It is believed that the southern part of the pond is where the surface coal was dug out several centuries ago. This is why a naturally occurring film of oil can be seen on the pond from time to time. The area nearest the mill was dug out around the turn of the century.
Centenary Wood Pond
Many of the trees in centenary wood were planted by school children to mark the centenary of the infants school and mission hall built in 1894 (the part of the school nearest the road).
In January 2016 the pond was in a sorry state. Some of the banks were an impenetrable jungle and light seeking trees grew horizontally over the pond. Land Management volunteers set to work cutting back the overgrown trees and removing fallen branches from the pond. The branches were laid in a dead hedge to the north of the pond, where they are steadily decaying and providing a great home for all manner of insects.
A brick based grass path was made along the eastern bank so that visitors are able to walk all around the pond. By May 2016 the pond looked much better, but work continued sporadically during the summer (when grass cutting and other tasks permitted) to dig out the silt and build up the small island in the middle.
Centenary Wood pond was always a seasonal pond, often completely drying up during the summer. Removing a lot of the silt has helped the pond retain more water and there is usually some left throughout the year.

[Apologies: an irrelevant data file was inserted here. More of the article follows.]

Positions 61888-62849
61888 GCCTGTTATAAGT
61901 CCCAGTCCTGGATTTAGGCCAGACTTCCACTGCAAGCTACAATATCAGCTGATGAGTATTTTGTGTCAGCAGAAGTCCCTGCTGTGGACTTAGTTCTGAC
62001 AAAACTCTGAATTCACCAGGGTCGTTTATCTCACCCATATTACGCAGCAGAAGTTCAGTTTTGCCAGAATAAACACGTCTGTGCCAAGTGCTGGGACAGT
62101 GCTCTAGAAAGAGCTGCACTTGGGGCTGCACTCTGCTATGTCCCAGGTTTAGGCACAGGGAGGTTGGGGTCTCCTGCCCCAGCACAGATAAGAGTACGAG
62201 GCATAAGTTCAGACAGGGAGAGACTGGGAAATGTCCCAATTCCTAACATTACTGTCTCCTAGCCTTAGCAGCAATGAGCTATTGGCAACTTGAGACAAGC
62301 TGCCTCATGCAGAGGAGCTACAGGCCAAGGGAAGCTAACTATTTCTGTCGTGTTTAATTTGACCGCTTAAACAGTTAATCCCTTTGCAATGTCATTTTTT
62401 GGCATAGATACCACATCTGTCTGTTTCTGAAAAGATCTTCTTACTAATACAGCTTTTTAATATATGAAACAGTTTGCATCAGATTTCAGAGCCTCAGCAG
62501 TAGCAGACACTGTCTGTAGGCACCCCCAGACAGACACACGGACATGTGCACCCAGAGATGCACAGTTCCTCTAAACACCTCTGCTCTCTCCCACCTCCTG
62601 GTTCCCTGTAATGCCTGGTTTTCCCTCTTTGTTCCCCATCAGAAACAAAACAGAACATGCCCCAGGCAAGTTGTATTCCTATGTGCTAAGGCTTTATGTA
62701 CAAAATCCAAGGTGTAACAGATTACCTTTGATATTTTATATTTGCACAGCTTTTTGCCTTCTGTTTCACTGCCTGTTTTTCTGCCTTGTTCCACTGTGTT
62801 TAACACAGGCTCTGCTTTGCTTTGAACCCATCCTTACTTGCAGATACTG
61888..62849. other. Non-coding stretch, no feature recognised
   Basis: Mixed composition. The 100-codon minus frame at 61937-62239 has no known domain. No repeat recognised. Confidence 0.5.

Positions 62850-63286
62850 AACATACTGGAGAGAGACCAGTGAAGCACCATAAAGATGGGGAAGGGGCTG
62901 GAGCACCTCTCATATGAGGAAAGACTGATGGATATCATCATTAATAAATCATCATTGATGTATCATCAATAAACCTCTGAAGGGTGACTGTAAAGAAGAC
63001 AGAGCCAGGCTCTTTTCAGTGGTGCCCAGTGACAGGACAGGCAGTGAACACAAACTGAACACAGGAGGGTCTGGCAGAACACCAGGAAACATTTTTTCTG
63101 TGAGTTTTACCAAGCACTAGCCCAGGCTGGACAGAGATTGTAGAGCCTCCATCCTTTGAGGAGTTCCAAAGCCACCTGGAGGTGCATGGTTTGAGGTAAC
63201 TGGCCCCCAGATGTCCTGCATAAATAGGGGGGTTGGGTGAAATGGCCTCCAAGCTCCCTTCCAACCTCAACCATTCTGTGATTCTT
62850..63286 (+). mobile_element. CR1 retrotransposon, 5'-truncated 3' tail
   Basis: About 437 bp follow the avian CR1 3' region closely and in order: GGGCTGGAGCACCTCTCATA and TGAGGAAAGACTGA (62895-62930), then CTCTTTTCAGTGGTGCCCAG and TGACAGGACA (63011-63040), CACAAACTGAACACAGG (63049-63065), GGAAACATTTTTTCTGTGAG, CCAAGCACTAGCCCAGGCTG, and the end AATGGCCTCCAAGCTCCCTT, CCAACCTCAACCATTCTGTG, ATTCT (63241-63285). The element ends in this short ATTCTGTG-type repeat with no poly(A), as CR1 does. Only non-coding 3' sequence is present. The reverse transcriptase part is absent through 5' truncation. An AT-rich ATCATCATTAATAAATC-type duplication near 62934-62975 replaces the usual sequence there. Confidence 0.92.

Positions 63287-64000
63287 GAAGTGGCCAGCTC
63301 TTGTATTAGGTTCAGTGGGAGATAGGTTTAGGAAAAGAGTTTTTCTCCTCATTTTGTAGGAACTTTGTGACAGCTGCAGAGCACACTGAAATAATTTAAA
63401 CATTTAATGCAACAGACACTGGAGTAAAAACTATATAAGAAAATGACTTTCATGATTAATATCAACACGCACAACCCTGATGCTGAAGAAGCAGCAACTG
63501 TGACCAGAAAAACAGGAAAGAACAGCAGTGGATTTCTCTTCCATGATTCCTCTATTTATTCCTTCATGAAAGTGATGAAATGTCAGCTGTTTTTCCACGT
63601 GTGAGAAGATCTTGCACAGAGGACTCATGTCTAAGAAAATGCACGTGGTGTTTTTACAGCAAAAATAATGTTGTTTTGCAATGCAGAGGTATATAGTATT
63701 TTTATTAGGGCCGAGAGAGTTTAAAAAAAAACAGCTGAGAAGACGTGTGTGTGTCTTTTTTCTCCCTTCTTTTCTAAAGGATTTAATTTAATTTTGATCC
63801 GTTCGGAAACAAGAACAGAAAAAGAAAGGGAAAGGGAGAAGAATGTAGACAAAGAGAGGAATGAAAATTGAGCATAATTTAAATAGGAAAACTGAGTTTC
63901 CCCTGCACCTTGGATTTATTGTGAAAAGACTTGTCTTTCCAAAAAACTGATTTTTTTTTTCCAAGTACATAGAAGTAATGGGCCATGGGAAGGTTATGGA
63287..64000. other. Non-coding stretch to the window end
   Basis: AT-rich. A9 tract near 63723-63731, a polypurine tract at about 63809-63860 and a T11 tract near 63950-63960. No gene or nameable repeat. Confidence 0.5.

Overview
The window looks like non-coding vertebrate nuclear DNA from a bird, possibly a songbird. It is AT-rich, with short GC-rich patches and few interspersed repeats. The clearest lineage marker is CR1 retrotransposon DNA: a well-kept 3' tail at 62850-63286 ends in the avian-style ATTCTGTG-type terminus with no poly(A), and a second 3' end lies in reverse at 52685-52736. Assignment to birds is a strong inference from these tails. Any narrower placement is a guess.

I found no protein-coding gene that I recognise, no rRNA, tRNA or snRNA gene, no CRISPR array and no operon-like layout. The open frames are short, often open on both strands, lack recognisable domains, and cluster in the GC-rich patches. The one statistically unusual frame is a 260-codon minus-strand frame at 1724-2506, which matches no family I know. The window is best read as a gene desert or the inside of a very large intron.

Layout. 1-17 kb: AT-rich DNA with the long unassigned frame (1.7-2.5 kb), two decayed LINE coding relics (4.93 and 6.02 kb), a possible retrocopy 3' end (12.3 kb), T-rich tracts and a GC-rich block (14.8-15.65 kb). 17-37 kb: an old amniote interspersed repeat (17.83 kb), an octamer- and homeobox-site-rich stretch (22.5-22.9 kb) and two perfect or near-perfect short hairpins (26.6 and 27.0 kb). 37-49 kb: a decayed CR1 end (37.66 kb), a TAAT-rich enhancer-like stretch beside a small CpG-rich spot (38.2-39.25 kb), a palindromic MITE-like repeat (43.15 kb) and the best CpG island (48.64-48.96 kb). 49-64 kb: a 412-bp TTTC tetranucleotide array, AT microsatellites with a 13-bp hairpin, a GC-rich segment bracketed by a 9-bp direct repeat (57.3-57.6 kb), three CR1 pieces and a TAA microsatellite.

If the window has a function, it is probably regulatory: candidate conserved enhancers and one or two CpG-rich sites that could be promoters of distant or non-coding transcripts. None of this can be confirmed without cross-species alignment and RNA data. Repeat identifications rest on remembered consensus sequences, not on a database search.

The restored pond is now in a much healthier condition. Some plants, insects and small mammals enjoy the wetland habitat, as the parts of the pond that dry out during the summer are much damper and softer than the solid ground surrounding the pond. Visitors are advised not to try walking across dried out areas as you could suddenly become ankle deep in mud.
Originally a rectangular water reservoir dug out to provide water for the coal mine’s boilers.
At one time the area was so overgrown some people did not realise there was a pond there. Volunteers restored the pond. The summer water level is often very low.
Leicestershire and Rutland Wildlife Trust have identified the Pond Plant Species that occur in the Mill, Centenary Wood and Califat ponds. Some of the plants also occur in the seasonal ponds such as the southern part of the clay pit.
Management recommendations are:
- Keep ponds open to sunlight by controlling scrub on southern boundaries September to February.
- Pond management work to take place 1st November to 31st January when great crested newts are in hibernation.
- Avoid bulrush drying out a pond by removing 20-25% a year across a range of depths.
- Remove and destroy invasive species – New Zealand pygmy weed and Himalayan balsam.